Toronto Personal Rights Lawyers Aggressively Work To Keep You Out of Prison
If you are suspected or accused of any crime you have the critically important right to remain silent. You must be advised of your right to contact a lawyer upon arrest, and be given the opportunity to do so at the police station, before any statement is taken by the police.
Even if you wish to remain silent,you may well encounter one or more police officers who will not respect your wishes. It is vitally important that you speak to a lawyer before being interviewed by the police and that you follow your lawyer’s advice to remain silent, even in the face of aggressive or persistent police questioning.
Police commonly confront suspects or accused persons with facts of the case that almost force a person to respond. If the police have already charged you, there is absolutely no value in speaking to the police. If you are only a suspect, it is equally important for you to speak to a lawyer in order to determine whether, in rare circumstances, you should respond to police questioning or interrogation techniques.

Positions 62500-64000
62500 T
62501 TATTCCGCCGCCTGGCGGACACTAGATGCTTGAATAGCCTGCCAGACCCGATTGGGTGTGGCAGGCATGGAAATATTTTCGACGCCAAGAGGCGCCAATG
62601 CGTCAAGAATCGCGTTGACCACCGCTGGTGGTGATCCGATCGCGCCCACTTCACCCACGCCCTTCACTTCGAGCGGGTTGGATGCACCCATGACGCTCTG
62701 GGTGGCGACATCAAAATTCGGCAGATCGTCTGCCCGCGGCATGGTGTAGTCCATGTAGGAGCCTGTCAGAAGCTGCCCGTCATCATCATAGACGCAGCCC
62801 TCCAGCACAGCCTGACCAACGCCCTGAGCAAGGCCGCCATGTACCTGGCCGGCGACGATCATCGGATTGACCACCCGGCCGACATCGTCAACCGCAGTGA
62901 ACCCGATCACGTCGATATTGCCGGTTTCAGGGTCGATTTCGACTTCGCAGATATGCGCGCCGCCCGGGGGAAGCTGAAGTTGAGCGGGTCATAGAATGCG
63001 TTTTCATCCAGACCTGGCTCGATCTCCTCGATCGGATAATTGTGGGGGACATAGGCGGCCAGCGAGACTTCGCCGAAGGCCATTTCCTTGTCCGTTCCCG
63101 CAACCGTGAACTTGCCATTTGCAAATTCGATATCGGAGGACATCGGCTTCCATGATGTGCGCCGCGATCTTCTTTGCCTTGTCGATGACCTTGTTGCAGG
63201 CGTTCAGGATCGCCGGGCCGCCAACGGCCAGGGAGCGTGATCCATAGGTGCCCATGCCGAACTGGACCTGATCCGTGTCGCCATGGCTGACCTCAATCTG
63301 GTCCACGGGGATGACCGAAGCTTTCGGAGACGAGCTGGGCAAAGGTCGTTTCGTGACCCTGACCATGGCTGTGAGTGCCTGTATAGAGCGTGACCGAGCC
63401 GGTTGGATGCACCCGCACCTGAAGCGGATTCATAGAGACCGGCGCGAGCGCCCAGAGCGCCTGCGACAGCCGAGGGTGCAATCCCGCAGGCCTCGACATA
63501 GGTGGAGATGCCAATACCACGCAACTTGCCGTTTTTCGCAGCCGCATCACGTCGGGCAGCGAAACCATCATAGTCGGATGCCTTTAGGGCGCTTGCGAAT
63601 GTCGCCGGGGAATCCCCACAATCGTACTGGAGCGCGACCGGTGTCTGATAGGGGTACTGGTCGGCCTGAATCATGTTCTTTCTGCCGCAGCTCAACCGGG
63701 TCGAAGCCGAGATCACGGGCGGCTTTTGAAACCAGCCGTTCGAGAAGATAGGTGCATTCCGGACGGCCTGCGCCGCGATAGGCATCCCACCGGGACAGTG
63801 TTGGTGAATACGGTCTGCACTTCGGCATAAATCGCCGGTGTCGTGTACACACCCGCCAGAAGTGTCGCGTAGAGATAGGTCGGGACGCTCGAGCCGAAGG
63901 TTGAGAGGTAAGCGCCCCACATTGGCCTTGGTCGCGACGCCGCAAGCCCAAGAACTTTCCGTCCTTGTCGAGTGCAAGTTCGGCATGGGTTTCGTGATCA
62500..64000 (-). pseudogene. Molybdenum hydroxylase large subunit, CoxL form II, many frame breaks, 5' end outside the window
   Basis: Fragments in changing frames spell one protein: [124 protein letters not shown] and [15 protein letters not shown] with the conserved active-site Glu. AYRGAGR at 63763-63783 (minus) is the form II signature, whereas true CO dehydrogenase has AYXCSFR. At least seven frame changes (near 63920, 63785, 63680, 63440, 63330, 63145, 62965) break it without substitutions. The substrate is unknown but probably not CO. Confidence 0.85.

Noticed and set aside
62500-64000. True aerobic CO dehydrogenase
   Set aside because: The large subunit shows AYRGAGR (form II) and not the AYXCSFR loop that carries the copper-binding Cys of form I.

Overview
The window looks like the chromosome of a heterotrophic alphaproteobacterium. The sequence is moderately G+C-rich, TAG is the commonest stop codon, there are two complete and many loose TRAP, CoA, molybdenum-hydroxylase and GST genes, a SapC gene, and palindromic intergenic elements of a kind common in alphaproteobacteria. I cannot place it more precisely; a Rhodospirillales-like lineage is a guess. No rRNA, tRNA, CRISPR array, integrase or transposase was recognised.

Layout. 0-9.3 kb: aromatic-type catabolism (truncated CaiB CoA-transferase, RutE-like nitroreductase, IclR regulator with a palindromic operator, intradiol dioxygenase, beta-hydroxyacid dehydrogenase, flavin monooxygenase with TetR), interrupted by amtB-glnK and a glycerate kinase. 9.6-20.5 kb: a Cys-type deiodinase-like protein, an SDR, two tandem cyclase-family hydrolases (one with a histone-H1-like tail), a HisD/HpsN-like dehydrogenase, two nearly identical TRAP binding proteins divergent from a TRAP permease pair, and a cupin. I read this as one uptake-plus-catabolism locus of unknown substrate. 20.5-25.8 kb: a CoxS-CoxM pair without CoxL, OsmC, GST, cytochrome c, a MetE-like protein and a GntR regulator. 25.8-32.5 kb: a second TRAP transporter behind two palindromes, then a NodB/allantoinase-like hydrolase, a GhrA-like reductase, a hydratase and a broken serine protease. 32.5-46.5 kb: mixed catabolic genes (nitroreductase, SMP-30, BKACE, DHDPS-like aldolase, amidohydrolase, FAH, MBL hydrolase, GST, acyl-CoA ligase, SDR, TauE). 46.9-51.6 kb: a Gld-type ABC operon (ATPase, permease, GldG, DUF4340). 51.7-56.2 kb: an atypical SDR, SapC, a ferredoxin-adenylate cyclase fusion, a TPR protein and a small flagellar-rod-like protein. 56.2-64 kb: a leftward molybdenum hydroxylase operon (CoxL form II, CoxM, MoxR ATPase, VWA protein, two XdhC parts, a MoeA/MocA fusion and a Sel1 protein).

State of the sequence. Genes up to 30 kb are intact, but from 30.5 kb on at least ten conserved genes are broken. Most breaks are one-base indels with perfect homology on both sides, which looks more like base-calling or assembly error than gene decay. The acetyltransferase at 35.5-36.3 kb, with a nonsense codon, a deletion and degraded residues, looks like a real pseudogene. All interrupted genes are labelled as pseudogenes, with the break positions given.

Presumption of Innocence and Reasonable Doubt
The presumption of innocence and the need to prove guilt beyond a reasonable doubt go hand-in-hand in our criminal courts. It is always up to the prosecution to prove guilt. The defence is never required to prove innocence. You are always presumed innocent until you are judged guilty beyond a reasonable doubt.
Reasonable doubt is based on reason and common sense and must be based on the evidence or lack of evidence presented in a case. Reasonable doubt does not require absolute certainty of guilt, but it does require more than just a probability of guilt.
The concept of “beyond a reasonable doubt” is more thoroughly discussed and explained in the following Supreme Court of Canada decisions, the last of which (R. v. Lifchus) also deals with similar considerations and the fundamental “presumption of innocence.”
* R. v. Bisson  1 S.C.R. 306
* R. v.Brydon  4 S.C.R. 253
* R. v. Layton  2 S.C.R. 540
* R. v. Lifchus  3 S.C.R. 320